Opened 2 years ago

Last modified 7 months ago

#20212 new enhancement

Tor can be forced to open too many circuits by embedding .onion resources

Reported by: gacar Owned by: tbb-team
Priority: Medium Milestone: Tor: unspecified
Component: Core Tor/Tor Version:
Severity: Normal Keywords: guard-discovery, TorBrowserTeam201803, 034-roadmap-proposed, security, tor-hs
Cc: gk, mcs, brade, dmr Actual Points:
Parent ID: Points:
Reviewer: Sponsor:

Description

A malicious web page or an exit node* can force Tor to open too many new circuits by embedding resources from multiple .onion domains.

I could observe up to 50 new circuits per second, and a total of a few hundred circuits in less than a half minute.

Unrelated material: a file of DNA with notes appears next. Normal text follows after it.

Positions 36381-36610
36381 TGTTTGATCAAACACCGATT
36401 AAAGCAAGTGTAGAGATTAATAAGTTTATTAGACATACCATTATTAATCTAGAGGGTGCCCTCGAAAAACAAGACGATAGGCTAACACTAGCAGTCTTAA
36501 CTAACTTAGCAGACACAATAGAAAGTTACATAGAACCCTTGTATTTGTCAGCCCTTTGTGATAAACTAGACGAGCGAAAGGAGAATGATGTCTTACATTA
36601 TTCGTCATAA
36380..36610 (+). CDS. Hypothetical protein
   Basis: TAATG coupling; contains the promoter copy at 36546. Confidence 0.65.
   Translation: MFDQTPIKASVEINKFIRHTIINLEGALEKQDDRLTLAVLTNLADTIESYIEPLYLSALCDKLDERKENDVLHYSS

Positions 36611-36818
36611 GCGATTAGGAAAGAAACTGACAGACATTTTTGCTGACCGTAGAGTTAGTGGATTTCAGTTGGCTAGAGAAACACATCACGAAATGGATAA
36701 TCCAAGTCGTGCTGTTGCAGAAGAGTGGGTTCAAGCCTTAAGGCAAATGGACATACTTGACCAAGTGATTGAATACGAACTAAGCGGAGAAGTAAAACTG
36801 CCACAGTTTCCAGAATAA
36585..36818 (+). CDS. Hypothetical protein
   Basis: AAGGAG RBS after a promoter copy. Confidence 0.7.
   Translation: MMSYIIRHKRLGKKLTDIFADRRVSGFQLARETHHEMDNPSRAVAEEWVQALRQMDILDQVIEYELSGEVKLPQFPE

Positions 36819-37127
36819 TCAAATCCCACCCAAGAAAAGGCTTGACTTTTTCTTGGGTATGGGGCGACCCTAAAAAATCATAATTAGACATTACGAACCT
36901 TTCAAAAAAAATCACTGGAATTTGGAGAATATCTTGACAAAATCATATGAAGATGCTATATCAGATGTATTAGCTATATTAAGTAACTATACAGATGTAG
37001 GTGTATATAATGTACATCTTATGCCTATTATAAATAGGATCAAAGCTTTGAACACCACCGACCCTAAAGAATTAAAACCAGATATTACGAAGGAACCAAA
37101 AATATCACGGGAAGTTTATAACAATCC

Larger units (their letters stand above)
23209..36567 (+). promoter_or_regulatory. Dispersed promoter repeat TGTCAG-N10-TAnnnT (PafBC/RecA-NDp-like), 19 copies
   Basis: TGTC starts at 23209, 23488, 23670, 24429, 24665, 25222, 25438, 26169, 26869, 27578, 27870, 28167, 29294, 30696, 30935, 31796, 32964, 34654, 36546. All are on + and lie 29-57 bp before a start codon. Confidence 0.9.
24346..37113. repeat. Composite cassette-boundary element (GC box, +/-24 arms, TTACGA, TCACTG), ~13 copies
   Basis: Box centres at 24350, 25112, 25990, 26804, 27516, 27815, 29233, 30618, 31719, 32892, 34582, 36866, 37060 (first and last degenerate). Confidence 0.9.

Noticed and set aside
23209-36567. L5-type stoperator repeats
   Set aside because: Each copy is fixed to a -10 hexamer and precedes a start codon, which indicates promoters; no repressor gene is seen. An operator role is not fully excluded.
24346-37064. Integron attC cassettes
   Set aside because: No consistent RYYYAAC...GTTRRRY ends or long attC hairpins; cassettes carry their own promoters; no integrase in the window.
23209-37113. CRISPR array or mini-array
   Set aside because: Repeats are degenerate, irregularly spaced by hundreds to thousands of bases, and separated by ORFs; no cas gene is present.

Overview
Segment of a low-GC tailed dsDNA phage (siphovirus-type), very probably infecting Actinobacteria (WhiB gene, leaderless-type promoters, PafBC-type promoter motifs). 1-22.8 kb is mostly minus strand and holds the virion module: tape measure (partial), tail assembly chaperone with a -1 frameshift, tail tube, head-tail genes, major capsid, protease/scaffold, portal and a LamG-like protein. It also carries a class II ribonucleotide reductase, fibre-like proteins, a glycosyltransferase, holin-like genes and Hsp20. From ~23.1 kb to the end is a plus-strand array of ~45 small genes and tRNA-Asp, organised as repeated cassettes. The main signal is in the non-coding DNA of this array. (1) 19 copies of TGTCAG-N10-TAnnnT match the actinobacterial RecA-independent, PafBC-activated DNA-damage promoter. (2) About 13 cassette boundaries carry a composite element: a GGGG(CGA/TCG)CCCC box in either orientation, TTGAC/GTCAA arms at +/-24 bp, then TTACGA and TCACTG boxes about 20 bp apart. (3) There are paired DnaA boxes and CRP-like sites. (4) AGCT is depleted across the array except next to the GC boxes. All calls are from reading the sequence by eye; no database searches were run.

The embedded HS domains don't need to exist, Tor will still open an new internal circuit for each .onion domain to download the descriptors.

I guess forcing clients to make too many circuits may enable certain attacks, even though the circuits are internal.

Maybe Tor (or Tor Browser) could cap the number of new circuits opened within a time window. I can't think of a realistic use case for loading resources from tens of different hidden services.

*: only when the connection is unencrypted HTTP

Child Tickets

TicketTypeStatusOwnerSummary
#25609defectnewInvestigate Tor client retry behavior on failing onions

Change History (18)

comment:1 Changed 2 years ago by gk

Cc: gk added

comment:2 Changed 21 months ago by nickm

Component: Core Tor/TorApplications/Tor Browser
Owner: set to tbb-team

I can't think of a solution here that isn't imposing an upper limit on the total number of .onion hostnames referenced from one page?

comment:3 in reply to:  description Changed 21 months ago by teor

Replying to gacar: